This is a fun variation on a 4ply baby yarn, adding spots of colour. We don’t think it is just for babies though. Combine it with a toning solid colour to create interesting stripes or a different approach to colour block style garments.

 

Blocking your knitting

Among the things our yarn doctors are regularly asked about are “how do you block your knitting?”, “is blocking lace difficult, I am nervous about starting a shawl” and “what are blocking wires?”.

So following our look at summer shawls last week, we have some tips about blocking your knitting and crochet.

Wet blocking

This technique is particularly useful with spring yarns with a lot of “memory” like wool and alpaca and when you really want to stretch out your work as with lace knitting.

When you a piece of lace knitting off your needles it is likely to look a bit scrunched up and floaty as in the pattern picture. You can see the effect in this swatch for a shawl.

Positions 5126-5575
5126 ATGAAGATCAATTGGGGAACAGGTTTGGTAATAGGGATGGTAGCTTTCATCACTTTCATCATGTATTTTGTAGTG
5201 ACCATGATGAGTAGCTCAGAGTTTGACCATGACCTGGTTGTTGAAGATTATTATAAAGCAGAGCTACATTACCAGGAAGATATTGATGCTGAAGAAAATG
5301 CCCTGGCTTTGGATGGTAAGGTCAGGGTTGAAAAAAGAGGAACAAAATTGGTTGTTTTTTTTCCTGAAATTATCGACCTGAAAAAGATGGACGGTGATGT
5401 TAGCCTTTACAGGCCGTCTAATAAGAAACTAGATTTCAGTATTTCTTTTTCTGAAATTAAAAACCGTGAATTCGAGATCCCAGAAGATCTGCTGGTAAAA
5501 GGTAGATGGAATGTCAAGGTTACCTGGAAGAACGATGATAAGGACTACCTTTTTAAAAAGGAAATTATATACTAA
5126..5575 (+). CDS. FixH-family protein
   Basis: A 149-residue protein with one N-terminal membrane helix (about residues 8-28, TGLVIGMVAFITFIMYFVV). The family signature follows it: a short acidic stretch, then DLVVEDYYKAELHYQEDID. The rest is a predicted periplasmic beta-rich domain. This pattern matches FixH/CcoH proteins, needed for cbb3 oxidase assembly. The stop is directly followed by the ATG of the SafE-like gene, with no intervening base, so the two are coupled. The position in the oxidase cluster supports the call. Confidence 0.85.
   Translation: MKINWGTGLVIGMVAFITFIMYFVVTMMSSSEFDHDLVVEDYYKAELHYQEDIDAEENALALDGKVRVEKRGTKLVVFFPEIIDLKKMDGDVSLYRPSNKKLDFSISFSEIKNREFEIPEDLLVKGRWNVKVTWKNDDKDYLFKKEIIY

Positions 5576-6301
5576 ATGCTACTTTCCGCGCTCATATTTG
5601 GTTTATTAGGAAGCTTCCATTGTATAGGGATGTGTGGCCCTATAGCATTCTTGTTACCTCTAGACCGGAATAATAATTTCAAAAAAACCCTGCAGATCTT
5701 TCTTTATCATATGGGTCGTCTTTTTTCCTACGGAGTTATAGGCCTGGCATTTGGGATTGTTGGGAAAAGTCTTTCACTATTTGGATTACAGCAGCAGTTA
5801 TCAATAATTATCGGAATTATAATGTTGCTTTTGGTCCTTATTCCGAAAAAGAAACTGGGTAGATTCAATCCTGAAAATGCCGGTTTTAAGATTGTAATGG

lace knitting

Before starting to block your piece, collect the items you will need to do the job. Discovering that the pins are in another room as you juggle wet knitting is not a fun activity.

As a bare minimum you need towels, pins, a measuring tape and something to pin out your piece on – this could be a layer of old towels on a spare room bed (please note spare, you don’t know exactly how long it will take your knit to dry). However, if you plan to regularly wet block, it is worth making a small investment in some blocking kit.

lace blocking kit

A good (and to some extent potable) option as a blocking surface is a set of interlocking foam matts. You will find these sold as blocking matts as well as children’s play matts and as workshop flooring. They are easy to stick pins in and are quite robust.